Miserden Castle

Has been described as a Certain Timber Castle (Motte), and also as a Certain Masonry Castle

There are earthwork remains

NameMiserden Castle
Alternative NamesLa Musardere
Historic CountryGloucestershire
Modern AuthorityGloucestershire
1974 AuthorityGloucestershire
Civil ParishMiserden

SO 94400925 Castle Mound (NR) (OS Map)

Motte and bailey castle at Miserden, mentioned in 1146 and destroyed during the Wars of the Roses, sited at a crossing of the river Frome. The motte is 25-30ft above the moat on the north west side and there is a bank on the outer edge of the moat. A causeway on the south east side does not appear to be original. The stone walls of the castle are still very much in evidence and the interior of a shell-keep, 60 ft across, was partly excavated in 1907. The castle ceased to be inhabited between 1266 and 1289 and by the early 14th century had been replaced by a manor-house on a new site (SO 90 NW 38). Excavations in 1915 uncovered masonry of the 13th century and decorated ridge-crest tiles. A terra-cotta imbrex surmounted by a bear is preserved in Miserden Park. More recent excavations have revealed the remains of a 13th century gateway (Renn 1973: Cox 1949: RCHM Ms Notes 18.11.1971: VCH: APs).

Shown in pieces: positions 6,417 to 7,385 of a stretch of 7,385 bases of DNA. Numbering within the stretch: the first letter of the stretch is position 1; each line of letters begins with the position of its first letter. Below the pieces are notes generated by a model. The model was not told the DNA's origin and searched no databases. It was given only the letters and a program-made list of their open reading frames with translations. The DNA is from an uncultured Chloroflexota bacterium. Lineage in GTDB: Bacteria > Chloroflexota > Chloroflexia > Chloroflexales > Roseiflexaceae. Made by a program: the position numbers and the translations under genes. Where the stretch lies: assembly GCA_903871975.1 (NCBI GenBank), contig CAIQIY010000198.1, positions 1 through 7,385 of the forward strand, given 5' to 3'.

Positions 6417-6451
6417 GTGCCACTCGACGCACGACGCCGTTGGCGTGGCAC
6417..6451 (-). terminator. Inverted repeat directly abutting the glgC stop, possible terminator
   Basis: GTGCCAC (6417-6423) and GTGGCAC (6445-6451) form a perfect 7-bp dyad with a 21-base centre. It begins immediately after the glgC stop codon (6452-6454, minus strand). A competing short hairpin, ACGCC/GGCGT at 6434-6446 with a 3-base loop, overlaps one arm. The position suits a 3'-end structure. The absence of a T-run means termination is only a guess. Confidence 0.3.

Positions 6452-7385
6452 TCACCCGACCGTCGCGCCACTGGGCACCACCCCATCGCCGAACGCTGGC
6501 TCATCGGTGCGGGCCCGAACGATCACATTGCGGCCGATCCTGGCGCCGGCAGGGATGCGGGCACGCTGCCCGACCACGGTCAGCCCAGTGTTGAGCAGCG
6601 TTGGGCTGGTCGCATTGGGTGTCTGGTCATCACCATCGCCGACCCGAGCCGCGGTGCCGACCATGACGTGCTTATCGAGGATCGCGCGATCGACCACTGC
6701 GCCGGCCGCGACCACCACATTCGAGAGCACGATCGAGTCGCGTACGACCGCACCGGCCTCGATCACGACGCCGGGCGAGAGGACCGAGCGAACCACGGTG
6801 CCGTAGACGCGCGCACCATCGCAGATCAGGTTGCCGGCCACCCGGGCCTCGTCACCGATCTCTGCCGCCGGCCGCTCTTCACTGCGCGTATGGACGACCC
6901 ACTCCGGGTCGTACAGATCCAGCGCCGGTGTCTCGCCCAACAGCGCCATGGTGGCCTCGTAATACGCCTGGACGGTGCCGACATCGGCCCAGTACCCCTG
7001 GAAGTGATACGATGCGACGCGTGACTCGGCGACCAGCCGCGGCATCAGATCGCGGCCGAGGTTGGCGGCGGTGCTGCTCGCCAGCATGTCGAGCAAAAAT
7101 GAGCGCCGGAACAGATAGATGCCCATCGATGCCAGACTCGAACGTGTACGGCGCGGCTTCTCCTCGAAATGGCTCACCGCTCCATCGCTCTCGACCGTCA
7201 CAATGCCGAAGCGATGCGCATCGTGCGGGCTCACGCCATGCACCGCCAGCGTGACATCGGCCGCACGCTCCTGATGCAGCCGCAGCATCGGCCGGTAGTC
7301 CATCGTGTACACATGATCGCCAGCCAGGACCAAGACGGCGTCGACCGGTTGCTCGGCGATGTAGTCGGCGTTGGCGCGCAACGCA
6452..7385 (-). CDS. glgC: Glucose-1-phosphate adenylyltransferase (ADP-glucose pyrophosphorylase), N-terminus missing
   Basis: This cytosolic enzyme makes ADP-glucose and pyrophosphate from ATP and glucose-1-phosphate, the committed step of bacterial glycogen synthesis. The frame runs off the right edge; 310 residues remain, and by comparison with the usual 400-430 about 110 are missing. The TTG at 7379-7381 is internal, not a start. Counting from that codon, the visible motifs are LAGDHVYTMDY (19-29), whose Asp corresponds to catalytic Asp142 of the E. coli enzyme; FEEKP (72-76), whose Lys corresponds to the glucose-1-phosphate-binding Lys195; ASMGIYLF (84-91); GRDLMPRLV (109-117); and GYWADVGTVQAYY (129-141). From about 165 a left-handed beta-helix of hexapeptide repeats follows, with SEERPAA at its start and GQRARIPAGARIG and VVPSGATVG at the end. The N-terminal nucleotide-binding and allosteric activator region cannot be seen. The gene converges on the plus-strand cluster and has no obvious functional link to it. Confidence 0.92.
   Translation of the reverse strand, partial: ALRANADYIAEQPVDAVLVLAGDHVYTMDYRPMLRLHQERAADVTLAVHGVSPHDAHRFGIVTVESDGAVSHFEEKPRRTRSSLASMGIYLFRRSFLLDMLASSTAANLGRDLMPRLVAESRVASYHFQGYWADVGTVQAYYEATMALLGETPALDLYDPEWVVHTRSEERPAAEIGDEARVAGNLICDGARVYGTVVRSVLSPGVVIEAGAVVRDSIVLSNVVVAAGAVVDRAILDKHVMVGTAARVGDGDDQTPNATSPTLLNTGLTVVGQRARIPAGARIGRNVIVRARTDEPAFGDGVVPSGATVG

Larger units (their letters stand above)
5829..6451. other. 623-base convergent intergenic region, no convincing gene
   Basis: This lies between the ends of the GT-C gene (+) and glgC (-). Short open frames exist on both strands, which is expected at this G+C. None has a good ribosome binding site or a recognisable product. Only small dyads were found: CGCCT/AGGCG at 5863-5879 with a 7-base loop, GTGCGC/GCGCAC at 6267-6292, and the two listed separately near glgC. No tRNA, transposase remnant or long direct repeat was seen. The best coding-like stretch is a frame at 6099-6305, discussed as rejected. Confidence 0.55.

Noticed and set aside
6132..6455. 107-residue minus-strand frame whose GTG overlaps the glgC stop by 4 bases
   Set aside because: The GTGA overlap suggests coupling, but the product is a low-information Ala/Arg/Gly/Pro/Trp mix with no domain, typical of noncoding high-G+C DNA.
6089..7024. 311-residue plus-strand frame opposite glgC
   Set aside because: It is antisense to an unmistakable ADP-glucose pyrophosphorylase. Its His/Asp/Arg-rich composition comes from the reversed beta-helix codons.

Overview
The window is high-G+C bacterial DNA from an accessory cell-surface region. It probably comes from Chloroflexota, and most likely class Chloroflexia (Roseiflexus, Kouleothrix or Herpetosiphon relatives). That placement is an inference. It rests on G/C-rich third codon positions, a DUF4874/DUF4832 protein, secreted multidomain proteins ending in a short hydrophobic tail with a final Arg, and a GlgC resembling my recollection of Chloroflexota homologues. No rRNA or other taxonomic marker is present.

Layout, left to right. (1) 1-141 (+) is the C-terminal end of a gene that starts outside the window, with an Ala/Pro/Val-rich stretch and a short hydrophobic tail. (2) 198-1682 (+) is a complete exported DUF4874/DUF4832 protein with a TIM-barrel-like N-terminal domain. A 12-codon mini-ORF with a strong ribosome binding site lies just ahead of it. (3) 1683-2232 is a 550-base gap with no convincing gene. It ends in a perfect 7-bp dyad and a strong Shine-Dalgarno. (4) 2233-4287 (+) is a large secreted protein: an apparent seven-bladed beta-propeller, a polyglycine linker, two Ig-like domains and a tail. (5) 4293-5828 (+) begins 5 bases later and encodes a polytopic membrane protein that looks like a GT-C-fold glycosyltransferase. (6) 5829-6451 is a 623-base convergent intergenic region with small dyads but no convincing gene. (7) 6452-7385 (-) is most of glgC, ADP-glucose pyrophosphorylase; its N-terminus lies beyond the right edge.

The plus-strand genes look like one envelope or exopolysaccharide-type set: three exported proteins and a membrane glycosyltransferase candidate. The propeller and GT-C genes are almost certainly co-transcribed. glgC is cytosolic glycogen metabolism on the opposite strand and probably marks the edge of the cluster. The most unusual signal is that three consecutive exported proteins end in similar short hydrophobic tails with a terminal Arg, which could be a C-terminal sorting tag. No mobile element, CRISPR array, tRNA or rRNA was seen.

Centred at SO 94400925 in Miserden Park, lies a well preserved motte and bailey castle, of considerable strength. It occupies the whole of a small, steep sided densely wooded rocky spur, formed by a meander of the river Frome, and is effectively sited to control any crossing.

A massive partly rock cut ditch 6.1m deep and 10.0m wide cuts north-south across the neck of the spur, completely separating it from the mainland. Further to the east a second slighter ditch 1.7m deep and 13.0m wide cuts similarly north-south. These two ditches isolate the high central part of the spur, to create a mound 10.0m high with a top 40.0m northwest-southeast by 34.0m transversely.

SO 94440928-SO 94450934. A substantial causway or bank 2.6m high runs north east from the north bank of the Frome and may suggest a damming of the river

This (controlled by sluices) would create a water-defence around the north side, which together with the river in the east, and steep natural slopes in the south, would make approach possible only from the heavily defended west side.

Outworks in the west, consist of a substantial rampart 2.1m high with outer ditch 1.9m deep. These run from the very steep natural valley slopes at the south, northward for some 70.0m to an inturned entrance. Traces of a possible guard-house together with other buildings are visible inside this rampart. From the entrance, the rampart curves north easterly for 20.0m where it is broken by a hollow way, and then merges with steep natural slopes around the north.

Traces of a curtain-wall remain around the top of the castle mound, and what appears to be the ruins of an inner gatehouse remains exposed on the south quarter. This corresponds with the lowest part of the mound.